Wisdom in the Fish Tank

My late, great friend and colleague, Dr. Stephen Covey, was among the most influential writers, speakers, and thought leaders of our time. His book, First Things First, should be required reading for anyone wanting to succeed in business or in life.

Here in the 21st century, we are bombarded with opportunities to spend our time doing all manner of things. Some are productive, and others are not. In order to know if we are spending our time wisely, we must know what return we hope to get from any investment of time as time is more precious than money or any other commodity because it can never be replaced or recaptured.

I shared the stage on several occasions with Dr. Covey, and he was fond of using an object lesson demonstrated by an audience member to make a memorable impression. Dr. Covey would bring an empty 20-gallon fish tank onto the stage. It was a four-sided glass rectangle, so it was obvious to everyone present that there was nothing in the tank.

He picked a volunteer from the audience and asked her to fill the tank using rocks that were about the size of softballs and were piled up near the fish tank. The audience volunteer dutifully placed the rocks into the fish tank filling it to the top. When it was clear that she couldn’t get one more rock into the tank, Dr. Covey asked a simple but profound question. “Is the tank full?” The volunteer from the audience and the rest of the crowd agreed that the tank was completely full.

Dr. Covey then handed the volunteer a bucket filled with gravel and asked her to pour the gravel into the tank. Two and one-half buckets later, the gravel filled the tank to the top. Dr. Covey then asked another poignant question. “Obviously the tank wasn’t filled before, but is it full now?” Just as everyone agreed the tank was completely full, Dr. Covey handed the volunteer from the audience a bucket of sand and asked her to pour it into the tank. Several buckets of sand were emptied into the fish tank before the sand reached the top. Dr. Covey inquired again, “So now, is the fish tank full?” The audience members, seeing the fish tank filled with sand, all agreed that the fish tank was completely full, and nothing else would fit inside.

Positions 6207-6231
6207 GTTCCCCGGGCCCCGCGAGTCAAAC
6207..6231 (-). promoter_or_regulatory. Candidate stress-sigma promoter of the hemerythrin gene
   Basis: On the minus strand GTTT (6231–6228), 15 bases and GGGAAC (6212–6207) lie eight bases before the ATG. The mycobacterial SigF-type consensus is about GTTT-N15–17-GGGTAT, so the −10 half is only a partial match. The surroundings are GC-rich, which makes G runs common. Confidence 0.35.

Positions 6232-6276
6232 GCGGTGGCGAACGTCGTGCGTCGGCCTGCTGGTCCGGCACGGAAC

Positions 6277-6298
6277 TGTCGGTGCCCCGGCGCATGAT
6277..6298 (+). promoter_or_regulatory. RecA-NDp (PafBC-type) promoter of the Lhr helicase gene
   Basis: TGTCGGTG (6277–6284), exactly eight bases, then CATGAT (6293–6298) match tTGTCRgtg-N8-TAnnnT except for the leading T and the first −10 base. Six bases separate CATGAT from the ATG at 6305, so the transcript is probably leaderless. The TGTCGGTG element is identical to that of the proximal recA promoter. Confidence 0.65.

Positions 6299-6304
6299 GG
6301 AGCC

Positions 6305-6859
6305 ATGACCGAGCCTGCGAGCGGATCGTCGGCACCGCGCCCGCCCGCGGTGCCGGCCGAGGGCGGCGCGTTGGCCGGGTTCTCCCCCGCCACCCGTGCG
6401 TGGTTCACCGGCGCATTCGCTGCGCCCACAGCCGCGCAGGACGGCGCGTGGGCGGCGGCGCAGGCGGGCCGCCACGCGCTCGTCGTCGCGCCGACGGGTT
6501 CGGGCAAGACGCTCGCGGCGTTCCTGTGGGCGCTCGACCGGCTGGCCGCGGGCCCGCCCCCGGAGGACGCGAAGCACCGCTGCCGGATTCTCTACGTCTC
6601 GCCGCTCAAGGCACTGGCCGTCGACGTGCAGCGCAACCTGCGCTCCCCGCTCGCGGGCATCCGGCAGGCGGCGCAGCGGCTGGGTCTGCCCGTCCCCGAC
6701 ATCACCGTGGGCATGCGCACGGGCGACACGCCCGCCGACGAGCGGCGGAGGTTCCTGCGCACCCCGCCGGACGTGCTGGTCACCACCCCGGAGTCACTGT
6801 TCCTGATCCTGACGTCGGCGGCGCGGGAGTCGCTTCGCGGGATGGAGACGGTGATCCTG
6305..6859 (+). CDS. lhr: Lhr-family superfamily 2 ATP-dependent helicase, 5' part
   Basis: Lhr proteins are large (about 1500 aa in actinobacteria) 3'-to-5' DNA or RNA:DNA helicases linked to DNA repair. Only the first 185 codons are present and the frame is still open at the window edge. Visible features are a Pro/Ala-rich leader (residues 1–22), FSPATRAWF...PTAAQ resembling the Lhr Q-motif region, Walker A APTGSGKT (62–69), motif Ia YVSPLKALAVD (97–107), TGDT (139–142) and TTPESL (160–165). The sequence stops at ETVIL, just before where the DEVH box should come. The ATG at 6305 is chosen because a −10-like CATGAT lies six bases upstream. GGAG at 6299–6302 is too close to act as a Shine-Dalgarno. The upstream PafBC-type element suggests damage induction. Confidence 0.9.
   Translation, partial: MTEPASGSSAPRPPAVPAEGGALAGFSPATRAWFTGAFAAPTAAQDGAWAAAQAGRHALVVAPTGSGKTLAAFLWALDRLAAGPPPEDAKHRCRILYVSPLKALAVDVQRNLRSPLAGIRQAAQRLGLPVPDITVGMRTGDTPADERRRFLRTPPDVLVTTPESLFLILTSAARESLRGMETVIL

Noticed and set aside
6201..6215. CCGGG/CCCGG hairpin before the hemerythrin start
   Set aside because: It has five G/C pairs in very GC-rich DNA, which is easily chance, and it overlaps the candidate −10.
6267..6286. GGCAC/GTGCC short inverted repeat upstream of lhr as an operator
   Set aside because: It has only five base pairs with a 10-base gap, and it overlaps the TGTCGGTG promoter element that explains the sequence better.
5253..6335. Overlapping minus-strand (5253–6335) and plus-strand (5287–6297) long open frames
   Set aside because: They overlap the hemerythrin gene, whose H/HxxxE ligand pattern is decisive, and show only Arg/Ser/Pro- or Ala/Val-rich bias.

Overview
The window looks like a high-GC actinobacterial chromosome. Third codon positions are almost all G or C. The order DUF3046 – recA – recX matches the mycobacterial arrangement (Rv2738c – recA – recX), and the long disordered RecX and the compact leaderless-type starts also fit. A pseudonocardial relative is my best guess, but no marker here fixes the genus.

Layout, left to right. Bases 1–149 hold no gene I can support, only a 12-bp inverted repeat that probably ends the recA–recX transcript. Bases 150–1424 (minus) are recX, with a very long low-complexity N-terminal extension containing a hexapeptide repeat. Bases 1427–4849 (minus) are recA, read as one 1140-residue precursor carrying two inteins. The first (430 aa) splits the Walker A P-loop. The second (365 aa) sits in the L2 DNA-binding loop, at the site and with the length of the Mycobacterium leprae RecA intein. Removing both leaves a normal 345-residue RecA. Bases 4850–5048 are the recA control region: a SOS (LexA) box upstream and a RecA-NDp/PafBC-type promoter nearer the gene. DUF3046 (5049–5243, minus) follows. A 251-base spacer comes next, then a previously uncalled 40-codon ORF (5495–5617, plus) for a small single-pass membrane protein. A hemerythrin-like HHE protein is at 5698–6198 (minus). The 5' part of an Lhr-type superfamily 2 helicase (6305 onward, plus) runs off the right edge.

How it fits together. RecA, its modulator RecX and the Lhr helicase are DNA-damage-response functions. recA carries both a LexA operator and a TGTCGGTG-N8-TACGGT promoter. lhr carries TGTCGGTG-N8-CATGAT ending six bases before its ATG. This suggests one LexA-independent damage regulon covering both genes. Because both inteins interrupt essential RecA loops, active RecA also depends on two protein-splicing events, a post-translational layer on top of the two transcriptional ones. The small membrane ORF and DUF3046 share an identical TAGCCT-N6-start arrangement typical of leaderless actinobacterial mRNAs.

Then Dr. Covey handed the audience volunteer a bucket of water and asked her to pour it into the tank. After several buckets were poured into the fish tank, the water reached the top level, clearly demonstrating that although on several occasions the fish tank appeared to be completely full, it was not.

Dr. Covey then brought out another empty fish tank and asked the volunteer to fill it again, but change the order so the water would go in first, followed by the sand, then the gravel, and finally the rocks. It rapidly became obvious to everyone there that in order to get the maximum amount in the fish tank, the tank must be filled in the right order. In this way, Dr. Covey demonstrated one of the most powerful time management and success tools of all time. “Do the right thing next and the next thing right.”

As you go through your day today, remember the wisdom that can be held within a fish tank.

Today’s the day!
Jim Stovall is the president of Narrative Television Network, as well as a published author of many books including The Ultimate Gift. He is also a columnist and motivational speaker. He may be reached by email at Jim@JimStovall.com; on Facebook at www.facebook.com/jimstovallauthor; or follow Jim on Twitter @StovallAuthor.

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